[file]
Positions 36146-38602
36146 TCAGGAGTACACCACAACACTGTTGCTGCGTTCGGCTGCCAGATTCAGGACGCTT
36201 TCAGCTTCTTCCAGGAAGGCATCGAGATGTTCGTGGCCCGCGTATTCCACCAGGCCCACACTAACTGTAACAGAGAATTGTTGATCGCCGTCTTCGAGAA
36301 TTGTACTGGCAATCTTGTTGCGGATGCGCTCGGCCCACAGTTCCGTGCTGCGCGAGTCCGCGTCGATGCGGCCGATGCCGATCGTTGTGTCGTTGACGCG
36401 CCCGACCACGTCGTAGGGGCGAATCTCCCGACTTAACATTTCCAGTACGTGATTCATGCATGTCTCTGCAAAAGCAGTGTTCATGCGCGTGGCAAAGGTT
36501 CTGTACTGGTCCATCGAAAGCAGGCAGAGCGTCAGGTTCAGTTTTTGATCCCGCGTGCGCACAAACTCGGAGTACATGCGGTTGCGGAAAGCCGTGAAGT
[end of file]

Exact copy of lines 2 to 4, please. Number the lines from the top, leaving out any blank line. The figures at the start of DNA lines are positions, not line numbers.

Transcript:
36146 TCAGGAGTACACCACAACACTGTTGCTGCGTTCGGCTGCCAGATTCAGGACGCTT
36201 TCAGCTTCTTCCAGGAAGGCATCGAGATGTTCGTGGCCCGCGTATTCCACCAGGCCCACACTAACTGTAACAGAGAATTGTTGATCGCCGTCTTCGAGAA
36301 TTGTACTGGCAATCTTGTTGCGGATGCGCTCGGCCCACAGTTCCGTGCTGCGCGAGTCCGCGTCGATGCGGCCGATGCCGATCGTTGTGTCGTTGACGCG